Washington: The US will end all waivers from Iran oil sanctions when they expire May 2, the White House announced Monday, a decision that drew an immediate threat from Iran to close the Strait of Hormuz, the world's busiest oil transit choke point.
Iran's top oil customers - including China, India, Japan and Turkey - will be risking US sanctions enforcement if they continue to import Iranian oil after their waivers expire. The Trump administration aims to "bring Iran's oil exports to zero", the White House said in a statement. The move according to the US will deny Islamic Republic its key source of revenue.
Saudi Arabia and the UAE, "along with our friends and allies, are committed to ensuring that global oil markets remain adequately supplied," the White House said. "We have agreed to take timely action to assure that global demand is met as all Iranian oil is removed from the market."
Saudi energy minister Khalid al-Falih said Monday that the country would "coordinate with fellow oil producers to ensure adequate supplies are available to consumers while ensuring the global oil market does not go out of balance," according to a statement carried by state-run newswire SPA.
Analysts had widely expected the US to extend waivers for some of Iran's biggest buyers of crude and condensate, including China, India, South Korea and, potentially, Turkey.
'If we are barred from using it, we will shut it down'
Iran on Monday threatened to close the vital Strait of Hormuz waterway in response to the announcement that the White House would no longer issue exemptions for states to buy Iranian oil sanctioned by the United States.
"According to international law, the Strait of Hormuz is a marine passageway and if we are barred from using it, we will shut it down," warned General Alireza Tangsiri according to the semi-official news agency Fars.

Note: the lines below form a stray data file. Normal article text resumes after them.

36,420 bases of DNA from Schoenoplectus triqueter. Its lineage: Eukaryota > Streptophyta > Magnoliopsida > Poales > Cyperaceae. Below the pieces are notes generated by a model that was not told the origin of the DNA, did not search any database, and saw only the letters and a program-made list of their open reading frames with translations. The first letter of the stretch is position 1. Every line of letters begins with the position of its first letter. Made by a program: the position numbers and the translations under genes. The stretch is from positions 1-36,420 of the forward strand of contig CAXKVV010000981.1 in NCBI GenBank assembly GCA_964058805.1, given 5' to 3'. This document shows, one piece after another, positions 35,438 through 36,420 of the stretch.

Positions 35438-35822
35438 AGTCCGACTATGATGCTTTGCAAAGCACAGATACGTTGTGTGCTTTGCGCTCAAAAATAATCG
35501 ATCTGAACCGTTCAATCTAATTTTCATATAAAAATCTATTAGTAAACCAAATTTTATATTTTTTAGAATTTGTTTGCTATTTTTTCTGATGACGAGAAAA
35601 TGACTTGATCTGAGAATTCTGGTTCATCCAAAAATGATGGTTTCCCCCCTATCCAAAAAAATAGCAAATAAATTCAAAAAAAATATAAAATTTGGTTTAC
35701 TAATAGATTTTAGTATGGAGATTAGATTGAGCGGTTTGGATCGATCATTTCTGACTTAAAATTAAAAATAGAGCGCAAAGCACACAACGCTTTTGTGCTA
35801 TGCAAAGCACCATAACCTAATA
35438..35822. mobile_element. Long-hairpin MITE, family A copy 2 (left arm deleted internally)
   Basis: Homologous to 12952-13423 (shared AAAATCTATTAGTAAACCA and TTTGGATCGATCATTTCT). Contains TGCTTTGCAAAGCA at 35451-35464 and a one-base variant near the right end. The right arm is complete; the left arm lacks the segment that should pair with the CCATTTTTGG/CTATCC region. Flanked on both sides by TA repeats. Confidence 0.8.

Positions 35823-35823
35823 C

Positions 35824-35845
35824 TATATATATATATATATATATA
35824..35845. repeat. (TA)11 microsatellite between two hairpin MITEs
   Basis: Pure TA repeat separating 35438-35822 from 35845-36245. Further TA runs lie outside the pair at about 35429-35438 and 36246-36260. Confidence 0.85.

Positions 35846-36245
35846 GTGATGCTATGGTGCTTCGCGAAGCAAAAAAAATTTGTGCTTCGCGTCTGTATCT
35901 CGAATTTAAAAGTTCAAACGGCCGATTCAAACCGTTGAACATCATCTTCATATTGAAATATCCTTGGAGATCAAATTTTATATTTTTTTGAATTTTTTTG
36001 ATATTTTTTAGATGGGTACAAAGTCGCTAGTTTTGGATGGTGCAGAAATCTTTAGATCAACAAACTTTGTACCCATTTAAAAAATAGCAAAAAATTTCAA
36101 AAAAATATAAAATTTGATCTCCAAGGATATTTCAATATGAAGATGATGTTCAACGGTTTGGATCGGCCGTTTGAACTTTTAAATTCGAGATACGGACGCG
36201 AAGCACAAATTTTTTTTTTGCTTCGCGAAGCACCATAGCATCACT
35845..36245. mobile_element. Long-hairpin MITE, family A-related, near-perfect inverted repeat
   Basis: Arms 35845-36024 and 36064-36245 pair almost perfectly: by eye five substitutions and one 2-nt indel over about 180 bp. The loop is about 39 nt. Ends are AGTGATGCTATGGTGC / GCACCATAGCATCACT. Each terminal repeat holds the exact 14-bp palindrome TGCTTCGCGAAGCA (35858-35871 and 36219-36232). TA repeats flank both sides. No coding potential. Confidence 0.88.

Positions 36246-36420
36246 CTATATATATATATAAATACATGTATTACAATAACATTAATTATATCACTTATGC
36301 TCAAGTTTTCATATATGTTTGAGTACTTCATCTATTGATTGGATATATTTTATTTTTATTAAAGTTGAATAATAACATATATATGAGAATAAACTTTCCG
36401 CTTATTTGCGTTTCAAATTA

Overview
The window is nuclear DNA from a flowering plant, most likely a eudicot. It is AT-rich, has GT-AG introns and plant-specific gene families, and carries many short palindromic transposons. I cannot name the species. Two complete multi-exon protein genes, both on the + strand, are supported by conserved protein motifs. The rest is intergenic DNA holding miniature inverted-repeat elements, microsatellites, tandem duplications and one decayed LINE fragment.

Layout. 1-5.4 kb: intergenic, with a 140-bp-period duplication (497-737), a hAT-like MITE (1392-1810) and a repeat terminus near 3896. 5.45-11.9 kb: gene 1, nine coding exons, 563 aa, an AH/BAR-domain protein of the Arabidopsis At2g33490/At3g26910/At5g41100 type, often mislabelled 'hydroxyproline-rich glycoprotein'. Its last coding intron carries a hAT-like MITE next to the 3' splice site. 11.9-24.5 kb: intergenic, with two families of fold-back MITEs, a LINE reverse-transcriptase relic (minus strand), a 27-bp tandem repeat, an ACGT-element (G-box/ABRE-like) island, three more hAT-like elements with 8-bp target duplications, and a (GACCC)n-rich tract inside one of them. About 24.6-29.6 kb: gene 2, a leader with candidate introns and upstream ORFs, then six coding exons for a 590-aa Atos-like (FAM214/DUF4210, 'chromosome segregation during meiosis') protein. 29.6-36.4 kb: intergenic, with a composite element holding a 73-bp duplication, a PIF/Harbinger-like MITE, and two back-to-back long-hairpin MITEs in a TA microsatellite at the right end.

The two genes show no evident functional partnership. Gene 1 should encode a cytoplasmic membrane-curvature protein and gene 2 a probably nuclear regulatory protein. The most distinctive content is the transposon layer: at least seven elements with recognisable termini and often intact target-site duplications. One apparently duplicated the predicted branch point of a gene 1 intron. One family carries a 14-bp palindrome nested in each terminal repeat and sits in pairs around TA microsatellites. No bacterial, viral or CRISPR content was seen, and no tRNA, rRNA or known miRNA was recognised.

"In case of any threat, we will have not even an iota of doubt to protect and defend the Iranian waters," commander added.
The Strait of Hormuz has been the scene of a number of naval confrontations between Iran and the US and has more recently become a point of friction between the two countries since Washington's withdrawal from the 2015 nuclear accord.
Nearly a third of all international naval oil shipments pass through the Strait, and is strategically vital for the US as Bahrain, a key US ally in the Gulf, hosts the US Navy's Fifth Fleet with around 7,800 US military personnel deployed in the country, as well as a British naval base.
Iran's leaders have numerous times warned that the strategic waterway could be shut down in retaliation for sanctions placed on the Persian country.
In its latest aggressive step to counter Tehran the United States said it would start imposing sanctions on friends such as India that buy Iranian oil.
Other countries that will be affected include China and Turkey, opening up new friction in contentious relationships if the United States goes ahead with sanctions against buying Iranian oil.
But Iran and its allies on Monday remained adamant that the sanctions would not all-together curb Iranian oil exports.
"Whether the waivers continue or not, Iran's oil exports will not be zero under any circumstances unless Iranian authorities decide to stop oil exports ... and this is not relevant now," an unnamed official source was quoted by Tasnim news agency.
"We have been monitoring and analyzing all possible scenarios and conditions for the advance of our country's oil exports, and necessary measures have been taken ... Iran is not waiting for America's decision or the lack of it to export its oil," Tasnim quoted the source as saying."We have years of experience in neutralizing efforts by enemies to strike blows against our country," the report added.
Meanwhile, Turkey- an Iranian oil importing country- said it would not respect the sanctions on importing oil from Iran, insisting it would not abide with the US decision to impose unilateral sanctions.
"We do not accept unilateral sanctions and impositions on the issue of how we will establish relations with our neighbors," Foreign Minister Mevlut Cavusoglu said according to the state-run Anadolu news agency.
Cavusoglu warned that the US move to end exemptions "will not serve regional peace and stability."